He leaned in close to her face and bared his fangs in a sinister smile. Noticing the whisperling subtly shift his stance beside them and the steely gaze of the woman herself, Gorm backed down. Though he enjoyed a good brawl and knew himself the more skilled warrior, the assassin specialized in fighting unarmed and unarmored while alone. Gorm’s training focused on the opposite on all three counts.
“May I speak now?” The exasperated man finally uncrossed his arms. Finding everyone else silent, he continued. “We have no cage to put it back into. A trap built by the Naerele in what is now Wyrm’s Wood. There is a statue there, which once kept the Void sated but now serves as a… window. We break it, window closed. No window, Void cannot reach this world. Or so Kyrion gathered from the madness within Shylith’s mind.”
He looked at the Ireha, who shrugged noncommittally. “This is beyond my knowledge, but I see no reason it wouldn’t work.”
“He still wasted all this effort on rebuilding the guild, just to abandon it again,” the gnome observed. “Or are you planning to run it, Shadow?”
“Well, I have no desire to run it. There is far too much death and sorrow lingering in this place. I guess we will have to hand it over to Aziz when he returns.”
“He hates bureaucracy even more than I do.”
“Then I guess the guild will disappear once again…” The gnome sighed and shook his head.
“But Kyrion promised me the guild would help me!” the shrill voice of the Ireha cut in. “I’ve done everything he asked, and now he’s going to unwind when he doesn’t need me anymore?!”
“I will get you to the ruins. After the Keeper leaves,” the whisperling replied. “As for the guild, I do not know. For now, we are still here. Let us worry about that when we decide to leave.”
The old man nodded solemnly. “I still cannot believe you let him go through with such an irresponsible plan. I simply do not understand why he would willingly die just to avenge the fallen by stooping so low as… murder.” His voice hung heavy with distaste, and his face scrunched up in disgust.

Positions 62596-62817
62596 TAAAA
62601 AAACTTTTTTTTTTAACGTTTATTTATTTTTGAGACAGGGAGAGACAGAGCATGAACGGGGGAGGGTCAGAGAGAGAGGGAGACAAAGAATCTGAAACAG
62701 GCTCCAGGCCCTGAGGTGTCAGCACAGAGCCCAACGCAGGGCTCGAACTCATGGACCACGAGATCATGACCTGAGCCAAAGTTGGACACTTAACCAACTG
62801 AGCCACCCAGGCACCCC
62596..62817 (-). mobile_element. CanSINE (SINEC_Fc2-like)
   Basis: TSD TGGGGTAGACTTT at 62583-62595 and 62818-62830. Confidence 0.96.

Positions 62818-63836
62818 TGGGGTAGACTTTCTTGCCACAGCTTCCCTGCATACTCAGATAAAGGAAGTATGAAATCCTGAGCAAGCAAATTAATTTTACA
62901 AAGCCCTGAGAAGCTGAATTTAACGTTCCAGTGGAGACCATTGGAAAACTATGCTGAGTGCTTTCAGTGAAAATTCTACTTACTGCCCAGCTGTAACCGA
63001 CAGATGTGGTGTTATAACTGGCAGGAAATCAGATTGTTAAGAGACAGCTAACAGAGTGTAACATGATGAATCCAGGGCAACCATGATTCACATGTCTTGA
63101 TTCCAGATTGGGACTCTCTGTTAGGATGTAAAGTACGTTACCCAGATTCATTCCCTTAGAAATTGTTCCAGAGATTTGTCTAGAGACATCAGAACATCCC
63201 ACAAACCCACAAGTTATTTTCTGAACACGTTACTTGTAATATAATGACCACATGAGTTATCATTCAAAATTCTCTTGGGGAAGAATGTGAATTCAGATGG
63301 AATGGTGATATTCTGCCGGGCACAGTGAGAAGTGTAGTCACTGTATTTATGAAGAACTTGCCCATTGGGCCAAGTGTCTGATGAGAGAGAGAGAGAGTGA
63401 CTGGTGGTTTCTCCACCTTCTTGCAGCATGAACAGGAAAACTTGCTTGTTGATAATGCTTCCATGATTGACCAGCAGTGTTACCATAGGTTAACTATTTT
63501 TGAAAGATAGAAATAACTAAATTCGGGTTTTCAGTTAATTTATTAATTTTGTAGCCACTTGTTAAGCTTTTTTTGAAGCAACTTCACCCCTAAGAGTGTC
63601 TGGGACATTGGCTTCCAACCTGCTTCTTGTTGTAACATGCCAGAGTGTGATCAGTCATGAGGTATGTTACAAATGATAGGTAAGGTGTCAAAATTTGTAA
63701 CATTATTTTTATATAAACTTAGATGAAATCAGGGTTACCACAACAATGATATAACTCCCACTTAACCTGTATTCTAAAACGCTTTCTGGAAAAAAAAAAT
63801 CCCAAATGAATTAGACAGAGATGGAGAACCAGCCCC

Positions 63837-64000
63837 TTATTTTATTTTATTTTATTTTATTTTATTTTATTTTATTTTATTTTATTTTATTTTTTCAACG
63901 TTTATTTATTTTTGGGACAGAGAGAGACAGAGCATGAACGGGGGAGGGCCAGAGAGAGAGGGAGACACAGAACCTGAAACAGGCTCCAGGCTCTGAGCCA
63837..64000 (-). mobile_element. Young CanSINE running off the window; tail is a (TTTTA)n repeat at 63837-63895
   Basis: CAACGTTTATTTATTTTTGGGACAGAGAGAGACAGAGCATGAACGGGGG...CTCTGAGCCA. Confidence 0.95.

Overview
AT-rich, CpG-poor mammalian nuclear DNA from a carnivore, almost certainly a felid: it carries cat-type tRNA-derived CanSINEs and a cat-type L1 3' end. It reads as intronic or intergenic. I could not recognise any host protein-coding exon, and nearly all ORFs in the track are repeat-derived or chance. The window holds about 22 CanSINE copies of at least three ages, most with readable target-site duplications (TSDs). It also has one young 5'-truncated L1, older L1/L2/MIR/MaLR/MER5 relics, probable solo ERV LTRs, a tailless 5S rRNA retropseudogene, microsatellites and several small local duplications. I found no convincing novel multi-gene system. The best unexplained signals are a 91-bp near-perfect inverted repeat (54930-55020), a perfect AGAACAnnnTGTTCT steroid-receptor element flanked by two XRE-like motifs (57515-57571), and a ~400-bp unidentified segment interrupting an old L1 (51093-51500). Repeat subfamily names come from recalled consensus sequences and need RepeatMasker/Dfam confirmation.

“Shylith knew nothing of the fallen adventurers. Kyrion died for the living, not the dead. Lady Katrina warned him about madness being contagious, and he feared it would turn him into a slave of the Void.”
“I still say he was stupid to do it,” the Ireha muttered, shooting the assassin an angry glare. She clearly did not like the man, and not simply because she clearly blamed him for their associate’s demise.
Gorm decided to excuse himself, feeling he could learn nothing more of use and needing a change of scenery after his failure.
Striding over to examine the forge, Gorm wondered if the trio would end the night as bitter enemies or reluctant allies. The crisp night air felt cool against his hide, washing away the heat of his demonic heritage. From beyond the shoddy wall drifted the sounds of carousers, and with them the same stench as ever.
How he longed for the lavenders of the estate gardens back home. Assuming lord Sethian did not intend to return through the Abode, it could take them several months to get back. By then, the gardens would have finished their bloom and entered their winter sleep. So many tasks going unfinished and so many duties neglected, yet the master had made his wishes clear.
Turning his gaze to the shards above, he wondered what had become of Sethian and Ared. His master would not risk his life in battle against Ared, yet he also would not have had the time to prepare much of an ambush. Sethian also would not kill the man without making sure the kingdom would not turn against him for it.
The lack of information frustrated Gorm. More so now that the Court had put the inner city on lock-down following the murder of the vizier.
As always at times like this, rumours flourished… Some kind of dead king had seized the palace; Ared had ordered certain guild masters executed for the vizier’s murder; some of the Guilds had attempted a coup to take over the city; the prince regent had arrested Ared for ordering the unlawful execution of his opponent after the duel ended; the Vizier had risen as undead, hiding in the palace dungeons; the Thieves’ Guild had stolen the royal charter during the confusion after the duel…
A bounty of fanciful tales, each less likely than the one preceding it. Gorm growled, then took a deep steadying breath.
He would take a nice cold bath, groom, and then sleep. In the morning, he would start working on removing most of the spikes from his armor, perhaps use the scrap to forge some kind of weapon. Sethian would reach out at an opportune moment.
The master always did.